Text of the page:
If Shell Drills, Oil Will Be Spilt. Take a Stand to Save the Arctic.

In 2012, Shell attempted an exploratory offshore drilling program in Alaska’s Beaufort and Chukchi Seas — it was an abysmal failure. The company postponed its campaign in the Arctic after a number of major technical and safety issues culminated in the grounding of the Kulluk oil rig during a storm in the Gulf of Alaska.

Despite the widespread problems three years ago, Shell’s drilling is set to resume this summer. Earlier this month the U.S. Department of Interior (DOI) approved the oil company’s new plan, pending some state and federal permit approvals. The announcement sparked protests in Seattle, where Shell’s “Polar Pioneer” oil rig is docked.

Activists protest Shell's Polar Pioneer at the Port of Seattle. Photo Credit: Greenpeace, via Common Dreams
Activists protest Shell’s Polar Pioneer at the Port of Seattle. Photo Credit: Greenpeace, via Common Dreams

The DOI’s approval comes just months after the department released new regulations for Alaskan offshore drilling, and a year after the U.S. Coast Guard’s damning report of the Kulluk incident.

The report found that Shell sent the rig through Gulf waters amid forecasts of treacherous weather to avoid Alaska state property taxes, and that the Kulluk’s overworked crew neglected to fully inspect the rig’s towing equipment, and ignored warning alarms when that equipment failed.

Shell’s history of disregard for safety and environmental standards has not swayed the DOI from trusting Shell’s plan to tap into the Arctic’s massive oil reserves, despite mounting concerns over the potential consequences of drilling in such a pristine, remote location.

While a spill is relatively unlikely during Shell’s planned exploration, the program may lead to a production phase that, according to the Bureau of Ocean Energy Management, will likely have a seventy-five percent chance of resulting in one or more large-scale spills over the next seventy-five years.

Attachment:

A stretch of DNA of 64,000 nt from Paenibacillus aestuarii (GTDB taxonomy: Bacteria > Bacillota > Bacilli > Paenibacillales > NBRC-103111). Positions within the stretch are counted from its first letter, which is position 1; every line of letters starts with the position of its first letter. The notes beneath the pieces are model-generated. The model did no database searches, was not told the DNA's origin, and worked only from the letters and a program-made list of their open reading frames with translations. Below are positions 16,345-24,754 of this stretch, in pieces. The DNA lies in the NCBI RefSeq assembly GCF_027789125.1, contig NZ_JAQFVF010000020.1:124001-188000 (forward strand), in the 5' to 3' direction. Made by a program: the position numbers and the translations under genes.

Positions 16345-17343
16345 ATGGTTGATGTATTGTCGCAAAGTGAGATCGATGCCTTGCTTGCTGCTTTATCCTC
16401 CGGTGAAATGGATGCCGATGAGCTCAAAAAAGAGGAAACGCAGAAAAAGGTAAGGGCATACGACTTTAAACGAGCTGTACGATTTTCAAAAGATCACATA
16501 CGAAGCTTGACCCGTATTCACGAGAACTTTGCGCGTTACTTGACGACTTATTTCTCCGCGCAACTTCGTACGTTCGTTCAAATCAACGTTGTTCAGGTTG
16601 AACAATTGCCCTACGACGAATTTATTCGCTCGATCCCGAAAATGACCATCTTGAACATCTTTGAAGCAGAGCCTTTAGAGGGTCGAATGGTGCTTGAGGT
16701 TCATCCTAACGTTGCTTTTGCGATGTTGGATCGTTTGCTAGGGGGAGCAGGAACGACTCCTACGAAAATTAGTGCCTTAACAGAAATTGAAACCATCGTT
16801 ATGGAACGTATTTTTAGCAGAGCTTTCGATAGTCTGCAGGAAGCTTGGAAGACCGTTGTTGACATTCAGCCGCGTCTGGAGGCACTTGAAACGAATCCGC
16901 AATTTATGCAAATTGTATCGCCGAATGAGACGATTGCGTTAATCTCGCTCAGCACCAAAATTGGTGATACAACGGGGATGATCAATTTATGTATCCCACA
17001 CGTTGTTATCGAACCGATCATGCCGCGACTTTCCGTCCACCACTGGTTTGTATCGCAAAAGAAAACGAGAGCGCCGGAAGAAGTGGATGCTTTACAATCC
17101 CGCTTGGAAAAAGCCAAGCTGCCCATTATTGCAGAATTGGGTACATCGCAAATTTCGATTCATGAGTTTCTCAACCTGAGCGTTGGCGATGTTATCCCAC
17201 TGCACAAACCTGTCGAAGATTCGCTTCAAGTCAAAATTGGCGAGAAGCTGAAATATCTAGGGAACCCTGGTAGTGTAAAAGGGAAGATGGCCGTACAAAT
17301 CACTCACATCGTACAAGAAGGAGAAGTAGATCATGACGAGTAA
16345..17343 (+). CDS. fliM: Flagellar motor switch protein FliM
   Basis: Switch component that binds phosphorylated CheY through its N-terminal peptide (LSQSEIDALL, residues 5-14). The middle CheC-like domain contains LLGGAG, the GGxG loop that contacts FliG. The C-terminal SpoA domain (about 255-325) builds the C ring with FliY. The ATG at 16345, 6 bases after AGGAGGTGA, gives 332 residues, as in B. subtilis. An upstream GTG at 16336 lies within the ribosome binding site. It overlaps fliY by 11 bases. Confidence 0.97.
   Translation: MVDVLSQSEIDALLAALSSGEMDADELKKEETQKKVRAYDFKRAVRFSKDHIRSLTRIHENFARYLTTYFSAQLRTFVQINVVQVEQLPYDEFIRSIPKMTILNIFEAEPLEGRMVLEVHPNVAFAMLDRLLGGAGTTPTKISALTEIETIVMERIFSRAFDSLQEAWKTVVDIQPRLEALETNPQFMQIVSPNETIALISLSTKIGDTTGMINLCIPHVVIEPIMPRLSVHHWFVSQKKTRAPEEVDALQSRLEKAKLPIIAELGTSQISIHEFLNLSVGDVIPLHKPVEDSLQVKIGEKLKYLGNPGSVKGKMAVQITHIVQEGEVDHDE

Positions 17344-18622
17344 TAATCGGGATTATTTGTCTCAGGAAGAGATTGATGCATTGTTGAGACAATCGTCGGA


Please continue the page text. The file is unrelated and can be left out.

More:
Via The Arctic Journal
Via The Arctic Journal

During the 2010 Deepwater Horizon blowout, the worst accidental offshore oil disaster in history, the Coast Guard played a critical role in clean up and response efforts. The Coast Guard response station closest to Shell’s proposed drilling site is over 1,000 miles away. If a major spill does occur, harsh Arctic weather could delay response efforts even further, or prevent them altogether.

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According to the National Oceanic and Atmospheric Administration, current infrastructure and technology is dramatically insufficient for a proper response to a major oil spill in the Arctic’s unique environment, and unpredictable weather, permafrost, and rogue ice floes will further the likelihood of an oil spill event.

The Arctic region is responsible for the climate of our entire planet, so protecting it from harm is of utmost importance. Dipping temperatures in the region have already had devastating effects on earth’s ecology. A spill would have a significant impact on Arctic wildlife, and could drastically change the future of our entire planet.

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